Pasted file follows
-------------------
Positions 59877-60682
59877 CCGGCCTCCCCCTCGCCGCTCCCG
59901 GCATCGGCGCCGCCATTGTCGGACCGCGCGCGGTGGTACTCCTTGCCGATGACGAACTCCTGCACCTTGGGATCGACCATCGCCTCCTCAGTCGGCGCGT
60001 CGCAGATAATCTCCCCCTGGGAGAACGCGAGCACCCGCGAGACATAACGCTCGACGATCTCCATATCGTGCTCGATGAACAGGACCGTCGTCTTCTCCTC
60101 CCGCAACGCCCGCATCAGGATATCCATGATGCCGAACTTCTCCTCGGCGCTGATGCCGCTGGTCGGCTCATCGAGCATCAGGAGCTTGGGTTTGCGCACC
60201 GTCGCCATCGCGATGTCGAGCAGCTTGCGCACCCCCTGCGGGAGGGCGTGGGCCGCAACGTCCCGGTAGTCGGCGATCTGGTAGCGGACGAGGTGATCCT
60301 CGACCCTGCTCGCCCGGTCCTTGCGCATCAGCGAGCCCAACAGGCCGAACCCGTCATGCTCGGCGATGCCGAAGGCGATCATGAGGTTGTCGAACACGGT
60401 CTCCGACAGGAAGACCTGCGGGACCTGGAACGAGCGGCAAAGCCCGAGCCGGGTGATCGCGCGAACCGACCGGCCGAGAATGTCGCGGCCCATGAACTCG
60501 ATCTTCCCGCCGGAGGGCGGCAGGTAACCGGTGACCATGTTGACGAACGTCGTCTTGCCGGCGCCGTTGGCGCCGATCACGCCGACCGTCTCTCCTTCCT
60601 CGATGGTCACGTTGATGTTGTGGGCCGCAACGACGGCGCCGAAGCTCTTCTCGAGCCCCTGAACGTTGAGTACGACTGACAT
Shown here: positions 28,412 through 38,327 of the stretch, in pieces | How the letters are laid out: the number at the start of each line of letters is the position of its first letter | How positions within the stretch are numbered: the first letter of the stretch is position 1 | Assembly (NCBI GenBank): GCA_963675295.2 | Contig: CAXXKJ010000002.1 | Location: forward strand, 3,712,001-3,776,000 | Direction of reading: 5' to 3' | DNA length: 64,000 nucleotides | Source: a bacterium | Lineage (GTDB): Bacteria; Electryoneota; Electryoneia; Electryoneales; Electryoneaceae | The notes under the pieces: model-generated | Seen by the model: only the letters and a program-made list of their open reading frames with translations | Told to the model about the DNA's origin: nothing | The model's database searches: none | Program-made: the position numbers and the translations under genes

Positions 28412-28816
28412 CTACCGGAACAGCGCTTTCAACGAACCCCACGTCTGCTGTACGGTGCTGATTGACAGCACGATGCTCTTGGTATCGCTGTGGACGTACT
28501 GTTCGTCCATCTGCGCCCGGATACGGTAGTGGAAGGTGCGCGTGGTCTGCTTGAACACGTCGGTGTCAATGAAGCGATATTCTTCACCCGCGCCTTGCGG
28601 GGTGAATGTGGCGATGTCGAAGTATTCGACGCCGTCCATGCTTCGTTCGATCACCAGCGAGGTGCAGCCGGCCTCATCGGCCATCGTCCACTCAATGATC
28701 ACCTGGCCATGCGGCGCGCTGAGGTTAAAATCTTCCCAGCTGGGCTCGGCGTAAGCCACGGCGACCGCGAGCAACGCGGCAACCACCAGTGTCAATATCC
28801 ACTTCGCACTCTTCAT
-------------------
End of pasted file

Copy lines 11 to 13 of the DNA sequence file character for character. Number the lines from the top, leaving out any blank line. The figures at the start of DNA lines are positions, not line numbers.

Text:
Shown here: positions 28,412 through 38,327 of the stretch, in pieces | How the letters are laid out: the number at the start of each line of letters is the position of its first letter | How positions within the stretch are numbered: the first letter of the stretch is position 1 | Assembly (NCBI GenBank): GCA_963675295.2 | Contig: CAXXKJ010000002.1 | Location: forward strand, 3,712,001-3,776,000 | Direction of reading: 5' to 3' | DNA length: 64,000 nucleotides | Source: a bacterium | Lineage (GTDB): Bacteria; Electryoneota; Electryoneia; Electryoneales; Electryoneaceae | The notes under the pieces: model-generated | Seen by the model: only the letters and a program-made list of their open reading frames with translations | Told to the model about the DNA's origin: nothing | The model's database searches: none | Program-made: the position numbers and the translations under genes

Positions 28412-28816
28412 CTACCGGAACAGCGCTTTCAACGAACCCCACGTCTGCTGTACGGTGCTGATTGACAGCACGATGCTCTTGGTATCGCTGTGGACGTACT